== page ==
Last night, The Royal Scottish Geographical Society was delighted to launch the first book in post by Writer-in-Residence, Jo Woolf. With an invite-only guest list including publishers and editors from Sandstone Press and 60 patrons who had pre-ordered a copy of the book, the launch was a roaring success complete with speeches, fizz and a remarkable themed cake worthy of ‘The Great British Bake Off’ depicting the book’s cover image (see attached picture). Entitled ‘The Great Horizon’, Jo’s debut book recounts some of the most exceptional tales of ‘daring and do’ from the last three centuries, all drawn from the vast archives stored at RSGS headquarters.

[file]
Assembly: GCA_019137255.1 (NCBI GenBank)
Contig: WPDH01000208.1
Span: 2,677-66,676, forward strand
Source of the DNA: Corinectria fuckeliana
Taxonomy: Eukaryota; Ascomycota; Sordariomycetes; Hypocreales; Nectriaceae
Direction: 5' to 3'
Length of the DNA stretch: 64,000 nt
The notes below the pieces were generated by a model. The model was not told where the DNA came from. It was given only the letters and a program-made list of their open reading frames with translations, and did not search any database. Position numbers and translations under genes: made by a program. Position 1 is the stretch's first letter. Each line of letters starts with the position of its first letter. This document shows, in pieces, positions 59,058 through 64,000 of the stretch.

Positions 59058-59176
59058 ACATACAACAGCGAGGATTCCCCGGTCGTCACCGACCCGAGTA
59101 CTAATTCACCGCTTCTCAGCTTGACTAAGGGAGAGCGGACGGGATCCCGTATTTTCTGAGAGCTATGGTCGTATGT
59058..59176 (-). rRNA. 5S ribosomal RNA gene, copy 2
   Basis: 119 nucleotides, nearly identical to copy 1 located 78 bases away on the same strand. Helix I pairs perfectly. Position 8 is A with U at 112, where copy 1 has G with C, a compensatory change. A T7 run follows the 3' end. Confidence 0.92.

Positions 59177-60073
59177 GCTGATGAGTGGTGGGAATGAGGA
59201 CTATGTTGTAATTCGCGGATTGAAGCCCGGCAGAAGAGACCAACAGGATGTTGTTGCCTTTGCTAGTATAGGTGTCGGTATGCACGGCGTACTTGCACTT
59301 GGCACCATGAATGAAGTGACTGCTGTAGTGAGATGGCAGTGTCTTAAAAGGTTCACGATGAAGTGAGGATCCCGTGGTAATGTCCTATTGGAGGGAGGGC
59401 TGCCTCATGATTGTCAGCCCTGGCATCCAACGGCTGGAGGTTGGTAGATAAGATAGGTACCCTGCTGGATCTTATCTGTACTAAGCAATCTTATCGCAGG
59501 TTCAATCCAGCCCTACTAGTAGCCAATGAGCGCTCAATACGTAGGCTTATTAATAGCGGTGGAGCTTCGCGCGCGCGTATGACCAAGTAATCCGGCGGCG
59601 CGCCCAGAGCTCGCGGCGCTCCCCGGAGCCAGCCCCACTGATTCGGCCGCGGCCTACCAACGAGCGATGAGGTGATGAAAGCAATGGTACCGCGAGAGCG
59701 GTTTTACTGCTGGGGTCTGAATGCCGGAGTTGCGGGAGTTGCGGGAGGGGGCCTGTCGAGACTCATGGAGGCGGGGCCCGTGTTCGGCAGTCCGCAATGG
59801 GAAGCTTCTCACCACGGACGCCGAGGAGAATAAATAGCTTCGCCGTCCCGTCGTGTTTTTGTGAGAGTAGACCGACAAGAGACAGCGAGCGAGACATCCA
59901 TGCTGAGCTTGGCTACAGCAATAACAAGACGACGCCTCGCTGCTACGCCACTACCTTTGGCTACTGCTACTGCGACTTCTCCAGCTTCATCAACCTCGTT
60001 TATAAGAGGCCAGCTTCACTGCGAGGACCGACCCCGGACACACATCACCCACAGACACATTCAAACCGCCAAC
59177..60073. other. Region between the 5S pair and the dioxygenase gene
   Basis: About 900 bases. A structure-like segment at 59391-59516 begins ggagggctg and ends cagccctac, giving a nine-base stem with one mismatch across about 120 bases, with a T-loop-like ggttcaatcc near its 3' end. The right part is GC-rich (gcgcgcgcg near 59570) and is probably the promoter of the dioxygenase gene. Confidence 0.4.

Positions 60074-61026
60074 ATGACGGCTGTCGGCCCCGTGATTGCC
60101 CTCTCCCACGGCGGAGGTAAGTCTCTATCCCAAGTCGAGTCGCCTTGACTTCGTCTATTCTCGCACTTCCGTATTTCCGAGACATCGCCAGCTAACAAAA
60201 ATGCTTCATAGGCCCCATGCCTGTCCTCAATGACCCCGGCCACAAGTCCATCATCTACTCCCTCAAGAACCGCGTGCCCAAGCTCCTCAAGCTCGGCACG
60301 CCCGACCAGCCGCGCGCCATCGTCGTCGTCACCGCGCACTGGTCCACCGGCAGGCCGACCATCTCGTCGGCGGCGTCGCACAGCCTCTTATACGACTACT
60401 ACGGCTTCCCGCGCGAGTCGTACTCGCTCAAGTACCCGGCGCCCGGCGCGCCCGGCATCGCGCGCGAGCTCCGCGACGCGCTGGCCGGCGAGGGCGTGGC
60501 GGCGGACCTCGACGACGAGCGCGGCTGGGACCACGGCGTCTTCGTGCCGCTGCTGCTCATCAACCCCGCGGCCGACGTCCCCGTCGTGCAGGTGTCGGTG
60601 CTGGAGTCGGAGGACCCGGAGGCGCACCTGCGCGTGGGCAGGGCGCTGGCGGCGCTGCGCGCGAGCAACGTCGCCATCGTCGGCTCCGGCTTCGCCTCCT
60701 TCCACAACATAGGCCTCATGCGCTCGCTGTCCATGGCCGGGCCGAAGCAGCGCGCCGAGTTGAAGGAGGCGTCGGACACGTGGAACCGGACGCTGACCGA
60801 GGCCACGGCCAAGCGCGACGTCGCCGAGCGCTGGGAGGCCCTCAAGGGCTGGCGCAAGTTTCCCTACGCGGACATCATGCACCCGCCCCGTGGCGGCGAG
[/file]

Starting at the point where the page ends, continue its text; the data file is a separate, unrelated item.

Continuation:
Featured in the book are stories from some of the world’s most famous explorers, such as Sir Ernest Shackleton and Sir Ranulph Fiennes, as well as lesser known feats of grand adventure from the likes of Isobel Wylie Hutchison, Karen Darke and Hubert Wilkins. Also included in the book is a feature on Craig Mathieson, one of our current RSGS Explorers-in-Residence who, in 2004, led the first dedicated Scottish Expedition to the South Pole, man-hauling his sledge 730 miles over the Antarctic continent.

Commenting on the event, Jo said: “Tonight’s launch at the RSGS was an emotional celebration of several years’ hard work, discovery and friendship at the RSGS, capped off, quite unexpectedly, by a visit from my two daughters. It was fabulous to see so much support for the book and to have the opportunity to thank the many individuals who have made this book such a marvellous reality”.